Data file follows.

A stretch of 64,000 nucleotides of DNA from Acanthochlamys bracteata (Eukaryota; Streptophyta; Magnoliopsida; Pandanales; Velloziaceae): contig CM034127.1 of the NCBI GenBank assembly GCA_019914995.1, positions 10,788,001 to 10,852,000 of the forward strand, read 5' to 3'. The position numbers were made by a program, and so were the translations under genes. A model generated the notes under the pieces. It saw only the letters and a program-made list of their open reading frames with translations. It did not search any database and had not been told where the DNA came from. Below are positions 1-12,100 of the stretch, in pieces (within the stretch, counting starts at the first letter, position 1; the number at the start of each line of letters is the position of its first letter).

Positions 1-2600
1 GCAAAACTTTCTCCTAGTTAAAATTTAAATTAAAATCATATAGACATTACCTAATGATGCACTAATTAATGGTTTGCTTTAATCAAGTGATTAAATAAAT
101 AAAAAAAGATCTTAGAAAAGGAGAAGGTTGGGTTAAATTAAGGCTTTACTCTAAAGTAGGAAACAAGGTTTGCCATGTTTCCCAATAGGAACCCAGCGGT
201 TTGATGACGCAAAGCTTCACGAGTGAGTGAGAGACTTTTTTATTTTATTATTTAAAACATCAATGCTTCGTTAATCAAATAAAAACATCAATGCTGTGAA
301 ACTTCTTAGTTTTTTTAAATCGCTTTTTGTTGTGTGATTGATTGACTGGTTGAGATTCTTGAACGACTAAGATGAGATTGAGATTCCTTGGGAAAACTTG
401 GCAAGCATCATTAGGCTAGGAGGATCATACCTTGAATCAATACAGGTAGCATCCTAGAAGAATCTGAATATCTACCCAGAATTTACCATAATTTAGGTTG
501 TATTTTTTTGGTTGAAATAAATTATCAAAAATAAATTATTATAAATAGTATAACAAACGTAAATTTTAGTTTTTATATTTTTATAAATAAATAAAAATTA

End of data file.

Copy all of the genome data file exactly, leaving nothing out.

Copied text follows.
A stretch of 64,000 nucleotides of DNA from Acanthochlamys bracteata (Eukaryota; Streptophyta; Magnoliopsida; Pandanales; Velloziaceae): contig CM034127.1 of the NCBI GenBank assembly GCA_019914995.1, positions 10,788,001 to 10,852,000 of the forward strand, read 5' to 3'. The position numbers were made by a program, and so were the translations under genes. A model generated the notes under the pieces. It saw only the letters and a program-made list of their open reading frames with translations. It did not search any database and had not been told where the DNA came from. Below are positions 1-12,100 of the stretch, in pieces (within the stretch, counting starts at the first letter, position 1; the number at the start of each line of letters is the position of its first letter).

Positions 1-2600
1 GCAAAACTTTCTCCTAGTTAAAATTTAAATTAAAATCATATAGACATTACCTAATGATGCACTAATTAATGGTTTGCTTTAATCAAGTGATTAAATAAAT
101 AAAAAAAGATCTTAGAAAAGGAGAAGGTTGGGTTAAATTAAGGCTTTACTCTAAAGTAGGAAACAAGGTTTGCCATGTTTCCCAATAGGAACCCAGCGGT
201 TTGATGACGCAAAGCTTCACGAGTGAGTGAGAGACTTTTTTATTTTATTATTTAAAACATCAATGCTTCGTTAATCAAATAAAAACATCAATGCTGTGAA
301 ACTTCTTAGTTTTTTTAAATCGCTTTTTGTTGTGTGATTGATTGACTGGTTGAGATTCTTGAACGACTAAGATGAGATTGAGATTCCTTGGGAAAACTTG
401 GCAAGCATCATTAGGCTAGGAGGATCATACCTTGAATCAATACAGGTAGCATCCTAGAAGAATCTGAATATCTACCCAGAATTTACCATAATTTAGGTTG
501 TATTTTTTTGGTTGAAATAAATTATCAAAAATAAATTATTATAAATAGTATAACAAACGTAAATTTTAGTTTTTATATTTTTATAAATAAATAAAAATTA